|Berman Jewish Policy Archive @ NYU Wagner ||Newsletter |
during the past few months have placed Israel at the center of public
debate. In June, Peter Beinart argued in the New York Review of Books that Zionism and liberalism are
increasingly at odds, in part because American pro-Israel groups are excessively
tolerant of right-wing tendencies in Israel. Some Israel
advocates contend (see, for example, this exchange between the ADL's Abraham H. Foxman and Beinart) that Beinart
misreads the situation. Theodore Sasson and Leonard Saxe also argued in Tablet Magazine that Beinart misread the survey data from which he drew
his conclusions. (Discussion of Beinart's position will certainly continue;
Beinart himself will speak at a BJPA event on October 5th.)
The Berman Jewish
Policy Archive @ NYU Wagner (www.BJPA.org) contains
a wealth of resources useful for exploring and tracking American Jews'
attitudes toward Israel.
years, the American Jewish Committee (AJC) has published numerous studies of American Jewish
opinions on Israel,
including its recent 2010 Annual Survey of American Jewish Opinion. Last year, AJC's "Ripples From the Matzav" presented
conclusions from 150 interviews with Jews in over 20 American communities, discussing
how events in Israel
affected their lives. Seeking to measure the impact of specific events, AJC
also undertook surveys in order to ascertain American Jewish opinions on Israel following the Gulf War, in the wake of the Israel-PLO accord, and in the aftermath of the Rabin assassination. In 1989, I wrote an article for the AJC ("Are American and Israeli Jews Drifting Apart?") discussing trends in levels of interest, enthusiasm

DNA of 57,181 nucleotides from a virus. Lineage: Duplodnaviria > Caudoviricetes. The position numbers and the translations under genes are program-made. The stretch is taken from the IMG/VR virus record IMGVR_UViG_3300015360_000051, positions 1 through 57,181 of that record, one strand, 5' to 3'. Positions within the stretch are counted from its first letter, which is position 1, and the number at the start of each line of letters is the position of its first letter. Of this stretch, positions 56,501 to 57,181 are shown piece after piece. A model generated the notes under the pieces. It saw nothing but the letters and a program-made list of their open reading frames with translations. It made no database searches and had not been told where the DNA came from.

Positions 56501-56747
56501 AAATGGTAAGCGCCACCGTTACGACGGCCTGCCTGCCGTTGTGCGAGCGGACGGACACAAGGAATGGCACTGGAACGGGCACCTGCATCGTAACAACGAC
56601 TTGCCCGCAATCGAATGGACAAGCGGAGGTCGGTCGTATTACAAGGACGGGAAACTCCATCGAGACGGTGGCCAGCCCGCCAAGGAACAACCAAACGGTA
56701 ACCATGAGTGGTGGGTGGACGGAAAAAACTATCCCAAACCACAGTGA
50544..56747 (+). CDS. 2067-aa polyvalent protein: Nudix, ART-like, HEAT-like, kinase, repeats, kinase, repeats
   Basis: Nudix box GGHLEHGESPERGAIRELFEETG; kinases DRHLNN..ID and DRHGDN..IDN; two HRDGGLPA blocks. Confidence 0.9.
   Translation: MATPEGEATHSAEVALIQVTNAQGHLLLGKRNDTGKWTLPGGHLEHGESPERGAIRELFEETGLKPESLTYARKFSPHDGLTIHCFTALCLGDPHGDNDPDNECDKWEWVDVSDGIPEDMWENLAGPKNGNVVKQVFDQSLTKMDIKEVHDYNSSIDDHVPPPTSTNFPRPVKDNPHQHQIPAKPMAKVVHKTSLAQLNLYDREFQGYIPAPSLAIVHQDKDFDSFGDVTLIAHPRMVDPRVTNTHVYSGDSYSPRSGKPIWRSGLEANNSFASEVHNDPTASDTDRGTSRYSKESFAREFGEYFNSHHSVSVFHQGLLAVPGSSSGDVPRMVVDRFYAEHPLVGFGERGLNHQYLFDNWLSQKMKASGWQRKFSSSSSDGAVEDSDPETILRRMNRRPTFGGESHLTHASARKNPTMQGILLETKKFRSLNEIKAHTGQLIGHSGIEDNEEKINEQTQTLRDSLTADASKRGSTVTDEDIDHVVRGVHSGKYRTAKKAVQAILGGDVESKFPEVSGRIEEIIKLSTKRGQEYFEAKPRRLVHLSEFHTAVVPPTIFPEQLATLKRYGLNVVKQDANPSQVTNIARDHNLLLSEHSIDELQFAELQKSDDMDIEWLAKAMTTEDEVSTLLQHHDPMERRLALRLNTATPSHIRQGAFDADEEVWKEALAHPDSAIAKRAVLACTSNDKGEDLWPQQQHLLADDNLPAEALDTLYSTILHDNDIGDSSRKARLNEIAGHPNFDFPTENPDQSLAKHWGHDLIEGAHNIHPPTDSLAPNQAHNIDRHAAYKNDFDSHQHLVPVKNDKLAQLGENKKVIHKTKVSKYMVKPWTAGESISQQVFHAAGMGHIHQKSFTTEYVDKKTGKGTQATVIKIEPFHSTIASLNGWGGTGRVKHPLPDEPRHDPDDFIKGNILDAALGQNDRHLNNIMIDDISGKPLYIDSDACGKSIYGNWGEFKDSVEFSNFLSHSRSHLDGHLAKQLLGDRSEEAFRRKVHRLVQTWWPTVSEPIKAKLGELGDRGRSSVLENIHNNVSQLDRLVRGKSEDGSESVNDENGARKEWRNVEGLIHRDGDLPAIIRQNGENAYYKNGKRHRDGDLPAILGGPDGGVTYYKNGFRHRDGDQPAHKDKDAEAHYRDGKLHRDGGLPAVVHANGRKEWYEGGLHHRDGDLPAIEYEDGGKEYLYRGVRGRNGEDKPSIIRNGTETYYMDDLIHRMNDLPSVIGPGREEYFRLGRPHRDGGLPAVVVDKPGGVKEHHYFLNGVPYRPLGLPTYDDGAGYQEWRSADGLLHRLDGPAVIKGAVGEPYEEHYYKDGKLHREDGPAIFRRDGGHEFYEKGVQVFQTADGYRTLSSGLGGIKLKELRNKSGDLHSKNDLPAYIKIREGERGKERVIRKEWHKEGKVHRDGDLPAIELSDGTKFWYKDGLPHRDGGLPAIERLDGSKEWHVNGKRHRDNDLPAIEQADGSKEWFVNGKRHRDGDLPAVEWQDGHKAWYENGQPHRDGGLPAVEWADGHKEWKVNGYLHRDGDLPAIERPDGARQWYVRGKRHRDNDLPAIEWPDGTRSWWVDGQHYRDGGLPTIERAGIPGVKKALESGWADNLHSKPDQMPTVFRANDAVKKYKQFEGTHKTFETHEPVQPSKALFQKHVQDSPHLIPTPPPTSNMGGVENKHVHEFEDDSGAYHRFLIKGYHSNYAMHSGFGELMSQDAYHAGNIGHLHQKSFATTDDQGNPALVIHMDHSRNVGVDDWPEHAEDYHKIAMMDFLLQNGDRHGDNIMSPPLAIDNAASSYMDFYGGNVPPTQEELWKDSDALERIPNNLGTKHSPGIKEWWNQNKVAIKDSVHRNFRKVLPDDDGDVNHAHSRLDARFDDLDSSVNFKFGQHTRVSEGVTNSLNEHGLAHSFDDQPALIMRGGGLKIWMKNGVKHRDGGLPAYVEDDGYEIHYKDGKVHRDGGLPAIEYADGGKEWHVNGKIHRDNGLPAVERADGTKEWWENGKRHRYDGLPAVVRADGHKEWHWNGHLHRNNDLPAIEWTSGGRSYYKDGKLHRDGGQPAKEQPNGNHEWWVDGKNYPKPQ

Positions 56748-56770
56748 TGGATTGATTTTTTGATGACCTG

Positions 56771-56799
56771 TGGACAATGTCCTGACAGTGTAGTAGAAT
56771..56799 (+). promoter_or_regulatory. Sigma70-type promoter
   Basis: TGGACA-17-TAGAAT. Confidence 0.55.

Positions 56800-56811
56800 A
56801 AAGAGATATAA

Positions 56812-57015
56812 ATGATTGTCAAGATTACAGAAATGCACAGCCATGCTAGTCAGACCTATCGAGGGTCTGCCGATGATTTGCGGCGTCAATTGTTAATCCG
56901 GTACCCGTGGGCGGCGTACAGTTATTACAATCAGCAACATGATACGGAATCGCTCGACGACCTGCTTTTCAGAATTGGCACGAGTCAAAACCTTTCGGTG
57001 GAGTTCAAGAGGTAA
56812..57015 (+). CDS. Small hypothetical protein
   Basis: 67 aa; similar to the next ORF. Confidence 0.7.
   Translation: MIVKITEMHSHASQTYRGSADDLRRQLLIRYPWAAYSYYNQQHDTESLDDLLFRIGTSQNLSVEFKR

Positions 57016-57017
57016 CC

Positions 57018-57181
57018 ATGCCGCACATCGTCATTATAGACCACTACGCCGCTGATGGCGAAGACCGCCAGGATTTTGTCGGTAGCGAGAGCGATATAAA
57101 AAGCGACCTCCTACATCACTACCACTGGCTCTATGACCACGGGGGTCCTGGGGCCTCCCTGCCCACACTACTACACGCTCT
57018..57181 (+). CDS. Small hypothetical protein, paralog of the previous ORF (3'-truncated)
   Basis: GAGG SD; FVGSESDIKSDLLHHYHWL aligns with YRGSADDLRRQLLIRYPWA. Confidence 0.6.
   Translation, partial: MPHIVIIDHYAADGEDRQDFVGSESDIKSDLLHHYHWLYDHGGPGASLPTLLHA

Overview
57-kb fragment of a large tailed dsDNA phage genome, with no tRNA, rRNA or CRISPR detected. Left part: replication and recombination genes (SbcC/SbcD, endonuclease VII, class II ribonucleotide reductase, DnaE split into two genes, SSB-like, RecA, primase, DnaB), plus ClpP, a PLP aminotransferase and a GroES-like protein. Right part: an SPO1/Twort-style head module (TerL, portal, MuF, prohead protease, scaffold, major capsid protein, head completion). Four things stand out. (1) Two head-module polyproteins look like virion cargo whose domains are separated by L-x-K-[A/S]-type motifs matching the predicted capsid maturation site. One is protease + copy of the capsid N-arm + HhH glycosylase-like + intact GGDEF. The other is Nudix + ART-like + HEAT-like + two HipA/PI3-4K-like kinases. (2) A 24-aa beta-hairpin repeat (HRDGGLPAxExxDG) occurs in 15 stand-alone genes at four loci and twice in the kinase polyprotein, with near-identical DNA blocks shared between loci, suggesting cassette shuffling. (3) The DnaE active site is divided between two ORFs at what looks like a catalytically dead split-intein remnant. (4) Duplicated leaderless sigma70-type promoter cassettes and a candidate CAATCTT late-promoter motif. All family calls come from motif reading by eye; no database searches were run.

and philanthropy amongst American Jews on behalf of Israel.
My work under various auspices has dealt frequently with this topic, including "Are Reform Jews Abandoning Israel?" in 1988, "Israel in the Jewish Identity of American Jews" in 1991, "Are American and Israeli Jews Drifting Apart?" in 1992, a reconsideration of the same question in 1996, "Beyond Distancing: Young Adult American Jews and Their Alienation From Israel"
with Ari Y. Kelman in 2007, and "Israel Off Their Minds: The Diminished Place of Israel in the Political Thinking of Young Jews" with Sam Abrams in 2008.
American Jewish disconnection with Israel, especially amongst the
young, are not new. In 1974, Hillel: The Foundation for Jewish Campus Life published "Changing Student Attitudes Toward Israel." Historian
Jonathan D. Sarna suggested in 1996 ("A Projection of America as it Ought to Be: Zion in the Mind's Eye of American Jews" ) that from the beginnings of American Zionist activity, American Jews
thought of Eretz Yisrael as "an idealized dream world."
Gil Troy argued in 2003 that hasbara (advocacy-oriented communication) has failed to win
over American Jewish college students to the cause of Israel
advocacy. Republican pollster Frank Luntz conducted focus group research on Israel messaging with young Jewish subjects in 2003. He
reported that young Jews reject anything that sounds like propaganda or
Not everyone agrees that American Jewish
disengagement from Israel